Yes, firing people sucks, but if you want a career in HR, get used to it. Which brings me to another reason I hate HR. Here is a cheat if you ever find yourself interviewing with me for an HR position. When I eventually ask you why you want to go into HR or why you like HR, or anything else along those lines, and you tell me because you like working with people or helping people, you may not know it but the interview is over. You want a job helping people? Go be a social worker, teacher, police officer, fire fighter, clergy member, or social advocate – pretty much anything but HR. HR Pros, please stop hiring people that tell you that is the reason they want a career in HR, even if it is why you went into HR before you became jaded. HR wannabes, your job isn’t to help people. Sometimes you get to and that is awesome, but your job is to protect the best interests of the company. Now, in today’s litigious society and Google “lawyers” those two things can often overlap. Not to mention that anyone can contact their state or the federal EEO office, for free, make any allegation they want, then the government has to inquire into the matter, at no charge to the employee, only the tax payer, and the company has to defend it. And to make things better, if you are silly enough to retaliate against the employee in any way, even if the employee looses on the initial claim, you have already lost what is likely to be a very expensive retaliation case. Because yes, it is still illegal to retaliate even if you win the original charge.

Which brings me to another reason I hate HR. There are actually a lot of HR people that have the appropriate knowledge for their position. I have heard them at conferences and on blogs. Then I find out they are “do as I say, not as I do” managers. A great example of this was at the SHRM conference of 2009 in one of my favorite cities, New Orleans. MMMM chicory coffee and beignets. I was at a social media class mostly dealing with possible legal implications. There was a lot of debate back and forth about why it is and isn’t okay to Google-stalk. I will never forget one lady vehemently arguing for it. Now agree or disagree with my advice on Google-stalking employees, but here is a suggestion. If you are pro Google-stalking, and openly talk about how important it is to know employees’ and candidates’ “judgement”, it might not be the best idea to get plastered on Bourbon Street and flash for beads – just saying. Back to the topic at hand. Besides the “do as I say” managers, there are also the ones that know better but never learned to control their reactions. Now I know this isn’t just in HR; It is all too common of people in general. I probably hate it so much because I know it was a skill I fought long and hard to develop and will hopefully someday perfect. Don’t get me wrong, I’m not a hot head, but I’m not perfect and I know few who are, especially when it comes to this skill. But because it is so systemic and very much an element of the human condition, it is HR’s job to step back and help the powers that be make the choice from a calm and rational perspective. Slow down, get the facts, investigate, do your due diligence, and present it clearly and calmly.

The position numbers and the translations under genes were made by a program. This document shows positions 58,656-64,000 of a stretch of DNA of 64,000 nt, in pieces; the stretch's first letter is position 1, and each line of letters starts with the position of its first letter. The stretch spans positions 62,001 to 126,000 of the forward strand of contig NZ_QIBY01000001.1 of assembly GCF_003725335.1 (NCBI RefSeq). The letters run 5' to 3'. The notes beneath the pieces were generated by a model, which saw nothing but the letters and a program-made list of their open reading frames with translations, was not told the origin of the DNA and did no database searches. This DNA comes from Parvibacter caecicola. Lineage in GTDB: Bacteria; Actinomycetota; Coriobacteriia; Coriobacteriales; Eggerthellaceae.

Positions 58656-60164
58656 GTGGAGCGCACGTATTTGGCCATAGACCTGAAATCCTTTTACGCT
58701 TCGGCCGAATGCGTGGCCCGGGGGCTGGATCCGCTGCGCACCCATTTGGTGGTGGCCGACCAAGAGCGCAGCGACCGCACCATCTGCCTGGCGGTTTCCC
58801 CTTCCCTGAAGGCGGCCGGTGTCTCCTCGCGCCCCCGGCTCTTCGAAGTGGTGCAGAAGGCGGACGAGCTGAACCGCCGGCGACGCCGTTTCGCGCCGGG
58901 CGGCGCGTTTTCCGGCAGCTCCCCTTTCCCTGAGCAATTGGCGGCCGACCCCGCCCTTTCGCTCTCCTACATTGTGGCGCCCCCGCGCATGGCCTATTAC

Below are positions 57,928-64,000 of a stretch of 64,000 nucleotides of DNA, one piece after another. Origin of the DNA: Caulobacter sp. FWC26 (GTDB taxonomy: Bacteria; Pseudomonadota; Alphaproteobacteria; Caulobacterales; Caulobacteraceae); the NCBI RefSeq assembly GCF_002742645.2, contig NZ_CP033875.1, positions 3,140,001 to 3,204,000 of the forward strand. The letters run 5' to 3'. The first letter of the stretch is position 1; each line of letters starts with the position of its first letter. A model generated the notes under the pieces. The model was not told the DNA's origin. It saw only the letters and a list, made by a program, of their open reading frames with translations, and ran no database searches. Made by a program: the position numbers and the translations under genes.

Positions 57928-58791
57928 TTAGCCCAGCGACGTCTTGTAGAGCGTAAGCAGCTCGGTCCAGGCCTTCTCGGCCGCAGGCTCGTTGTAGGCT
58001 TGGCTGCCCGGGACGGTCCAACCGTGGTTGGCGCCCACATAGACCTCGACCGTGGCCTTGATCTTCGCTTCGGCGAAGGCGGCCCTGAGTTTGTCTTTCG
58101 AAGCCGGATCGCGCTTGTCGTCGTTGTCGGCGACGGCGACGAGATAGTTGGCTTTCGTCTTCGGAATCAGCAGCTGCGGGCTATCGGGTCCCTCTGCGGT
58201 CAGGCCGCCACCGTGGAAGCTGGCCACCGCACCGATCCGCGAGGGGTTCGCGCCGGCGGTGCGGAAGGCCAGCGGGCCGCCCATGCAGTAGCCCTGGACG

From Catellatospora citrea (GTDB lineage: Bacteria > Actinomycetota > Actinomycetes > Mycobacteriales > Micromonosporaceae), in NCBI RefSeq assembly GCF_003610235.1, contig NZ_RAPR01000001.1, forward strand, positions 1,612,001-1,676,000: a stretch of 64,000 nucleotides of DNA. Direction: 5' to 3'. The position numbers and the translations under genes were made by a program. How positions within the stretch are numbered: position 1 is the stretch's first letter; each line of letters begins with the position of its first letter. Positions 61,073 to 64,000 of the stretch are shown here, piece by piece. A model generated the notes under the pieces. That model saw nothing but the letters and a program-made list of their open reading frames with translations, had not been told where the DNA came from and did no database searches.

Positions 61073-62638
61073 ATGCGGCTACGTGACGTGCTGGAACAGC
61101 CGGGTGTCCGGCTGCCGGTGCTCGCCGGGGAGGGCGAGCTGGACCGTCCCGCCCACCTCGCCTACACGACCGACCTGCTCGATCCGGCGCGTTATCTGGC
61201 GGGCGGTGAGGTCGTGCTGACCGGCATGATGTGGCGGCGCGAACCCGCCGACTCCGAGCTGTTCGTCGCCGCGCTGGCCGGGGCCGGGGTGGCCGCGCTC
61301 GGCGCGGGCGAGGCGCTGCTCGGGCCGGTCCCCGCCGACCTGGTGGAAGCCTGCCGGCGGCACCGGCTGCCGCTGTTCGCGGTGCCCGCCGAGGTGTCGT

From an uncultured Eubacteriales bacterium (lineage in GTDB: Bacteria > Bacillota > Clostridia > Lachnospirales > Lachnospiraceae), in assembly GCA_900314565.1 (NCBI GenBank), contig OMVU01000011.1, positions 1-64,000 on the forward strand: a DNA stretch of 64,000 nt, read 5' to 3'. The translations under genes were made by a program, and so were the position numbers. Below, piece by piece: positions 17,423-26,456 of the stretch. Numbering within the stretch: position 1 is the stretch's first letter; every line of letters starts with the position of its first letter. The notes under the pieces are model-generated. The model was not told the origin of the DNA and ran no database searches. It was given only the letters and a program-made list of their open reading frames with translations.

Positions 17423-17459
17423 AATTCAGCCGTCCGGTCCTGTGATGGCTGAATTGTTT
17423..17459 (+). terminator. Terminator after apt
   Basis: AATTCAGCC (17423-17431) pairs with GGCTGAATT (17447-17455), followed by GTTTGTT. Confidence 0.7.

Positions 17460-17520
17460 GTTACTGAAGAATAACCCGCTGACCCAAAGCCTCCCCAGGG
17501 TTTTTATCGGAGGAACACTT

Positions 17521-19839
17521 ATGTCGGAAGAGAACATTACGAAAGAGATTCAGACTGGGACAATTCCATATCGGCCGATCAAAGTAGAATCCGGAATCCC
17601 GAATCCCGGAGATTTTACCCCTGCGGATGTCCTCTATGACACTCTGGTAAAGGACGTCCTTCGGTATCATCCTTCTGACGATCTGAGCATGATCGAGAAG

Which, I suppose, leads me to another reason I hate HR. Too many HR Pros don’t have the fortitude to stand up to the powers that be. This is an essential element to anyone who heads an HR department. Maybe your boss is a scumbag. Maybe they just don’t know the law. You do, or you should if you have VP/EVP/CHRO or whatever in your title. Your job is to protect the entire company, even from itself. If you can’t do that, don’t take on the head HR role.

So to summarize and finalize why I hate HR, too damn many of you are still, after all these years, clamoring for a seat at the table. Yet you don’t learn the business or the skills to understand it. You don’t keep up with technology. You don’t keep up with what, in many cases, are rapidly changing laws. If you do, you don’t follow them or get the powers that be to buy into why it is in their best interest to follow them. If you did, maybe – just maybe – you will be taken seriously. And that, by the way, is actually how you get that seat at the table. So if you do want to be taken seriously, learn statistics, learn your business, stop wasting company resources Google-stalking, know employment law inside and out, and act like a leader. And stop throwing birthday parties, leading seminars at expensive and supposedly professional national industry events, and teaching fluff pseudoscience and pop psychology – what animal, color, shape are you/team building/waste of everyone’s time and the company’s money games.

Posted from Potomac, Maryland, United States.